Tour guides were a flash of blue and gold on Friday afternoon when new and interested students were welcomed to the University of Alaska Fairbanks as part of the first New Admit Day.
“The broader message we’ve been going with is if you want to go to UAF, we want to meet you,” Robert Wighs, transition programs coordinator with the office of admissions, said in an earlier interview with the News-Miner.
People turned up Friday with parents, children and other prospective students to find out more about the university. New Admit Day is taking the place of what would normally be a campus preview day, according to Wighs, and the university created the event to include newly admitted students overall, and not only focus on high school seniors.
Recent graduates were still welcome at the event, though, and several turned up. Robert Willard, 19, graduated from West Valley and said he’s aiming for a nursing degree.
“I came here today to figure out what else I need to do for applying to college,” he said.
He milled about some of the booths available at check in, which included residence life, student services and the Biomedical Learning and Student Training program booth.
“I saw the honors program,” Willard said. “I thought that was interesting. I would have to say maybe the BLaST, the BLaST research table, I thought that was really cool. It seemed more like setting the initiative to like, ‘Hey, if you join this, you’ll get a lot out of this.’”
Around 80 registered students and 130 total people turned out for the event, according to Wighs, who spoke to the group as a whole shortly before people broke away for separate tours.
“Approach us, ask questions,” he said. “We are here for you. There is no question too large or too small that you cannot ask.”
Wighs also gave a bit of his own background with the university, saying his mother is a UAF alumni and his father used to work at the reindeer research station. Having grown up doing various activities at the university, Wighs explained that the public is not only welcome on campus to go to school, but also to participate in other pastimes.
“We are a place if you want to stop in, get a coffee, get a pizza slice, get an education — we are here for you,” he said.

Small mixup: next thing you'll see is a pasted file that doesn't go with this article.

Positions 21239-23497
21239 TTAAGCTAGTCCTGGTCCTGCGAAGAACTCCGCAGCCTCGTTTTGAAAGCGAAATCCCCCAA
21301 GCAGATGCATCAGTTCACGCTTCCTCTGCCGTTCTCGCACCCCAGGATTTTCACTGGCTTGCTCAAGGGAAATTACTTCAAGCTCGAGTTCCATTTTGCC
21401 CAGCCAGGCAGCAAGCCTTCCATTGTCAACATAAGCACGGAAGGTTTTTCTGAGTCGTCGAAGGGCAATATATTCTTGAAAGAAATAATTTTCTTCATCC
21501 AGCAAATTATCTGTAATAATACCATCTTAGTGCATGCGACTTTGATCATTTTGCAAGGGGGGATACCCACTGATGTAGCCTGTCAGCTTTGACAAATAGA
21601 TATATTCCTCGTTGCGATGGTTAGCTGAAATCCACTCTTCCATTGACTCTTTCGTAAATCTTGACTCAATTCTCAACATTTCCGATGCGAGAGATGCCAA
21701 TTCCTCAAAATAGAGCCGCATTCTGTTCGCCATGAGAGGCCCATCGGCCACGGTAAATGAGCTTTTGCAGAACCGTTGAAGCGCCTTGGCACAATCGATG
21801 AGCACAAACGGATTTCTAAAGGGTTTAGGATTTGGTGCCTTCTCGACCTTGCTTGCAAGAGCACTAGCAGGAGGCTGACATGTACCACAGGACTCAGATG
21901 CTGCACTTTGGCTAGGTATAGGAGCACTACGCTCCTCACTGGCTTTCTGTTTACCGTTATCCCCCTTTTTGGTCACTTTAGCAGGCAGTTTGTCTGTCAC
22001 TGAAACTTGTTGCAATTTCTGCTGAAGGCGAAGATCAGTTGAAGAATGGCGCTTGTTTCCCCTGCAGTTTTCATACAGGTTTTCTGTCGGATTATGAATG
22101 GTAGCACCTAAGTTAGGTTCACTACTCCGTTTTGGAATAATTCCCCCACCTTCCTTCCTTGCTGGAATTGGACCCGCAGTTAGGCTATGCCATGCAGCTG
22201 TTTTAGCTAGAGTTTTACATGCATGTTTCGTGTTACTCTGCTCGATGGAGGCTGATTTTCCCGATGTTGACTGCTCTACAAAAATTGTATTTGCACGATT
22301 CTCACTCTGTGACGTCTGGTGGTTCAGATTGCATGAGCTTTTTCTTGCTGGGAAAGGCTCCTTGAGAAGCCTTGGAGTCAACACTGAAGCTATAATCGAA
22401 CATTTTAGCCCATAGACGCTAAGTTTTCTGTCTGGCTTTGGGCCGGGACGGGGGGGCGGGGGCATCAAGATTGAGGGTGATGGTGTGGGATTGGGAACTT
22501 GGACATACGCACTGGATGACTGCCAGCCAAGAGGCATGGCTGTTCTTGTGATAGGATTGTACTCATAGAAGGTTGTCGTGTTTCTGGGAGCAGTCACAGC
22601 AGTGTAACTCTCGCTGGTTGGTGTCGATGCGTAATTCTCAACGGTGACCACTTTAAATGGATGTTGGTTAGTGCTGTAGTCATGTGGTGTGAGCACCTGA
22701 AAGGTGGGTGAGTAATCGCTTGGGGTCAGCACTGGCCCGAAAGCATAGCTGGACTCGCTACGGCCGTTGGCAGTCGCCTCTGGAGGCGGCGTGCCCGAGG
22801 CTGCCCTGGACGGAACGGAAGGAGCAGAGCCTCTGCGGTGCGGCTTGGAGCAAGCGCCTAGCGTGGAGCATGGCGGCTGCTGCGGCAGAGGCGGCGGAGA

After he spoke, Wighs held a drawing for UAF shirts and water bottles, then let everyone head out for lunch and tours.
“Over that way we have the concert hall. It’s really beautiful. As our music students play and practice they get a lot of experience playing in front of an audience,” Daisy Herrman explained as she led a group of prospective Nanooks through the Great Hall.
Herrman is a student ambassador at UAF. As such, she spent all day giving tours, answering questions and meeting people who turned up at the event to find out more about the university.
“I kind of feel like I’m their guide into UAF, essentially, from a student perspective,” Herrman said.
During Herrman’s tour, the group visited lower campus: from Wood Center, to Constitution Hall and the Bunnell Building.
“So Rasmuson, you enter on the fourth level, which is not typically a ‘quiet level,’” Moe Rice said outside of Rasmuson library. “You can go in and talk with you friends.”
Rice, a fellow student ambassador, explained that students should still keep their voices down in the library in general, and pointed out the 24-hours study area available in the same building.
During the tour, Rice and Herrman answered various questions. One person asked who planted the flowers along campus, while another asked how often the bells in the Gruening Building ring.
Some of the students who toured campus were not only newcomers to UAF, but newcomers to the state.
Alli Thelen is recent arrival to Fairbanks, having moved up with her husband last fall. Thelen, 24, came to New Admit Day with a specific goal in mind.
“Well I’ve been thinking about going to school for a while and I always wanted to be a vet assistant,” Thelen said. “So, I found out that there’s a veterinarian program here, so I just thought that I would maybe talk to people.”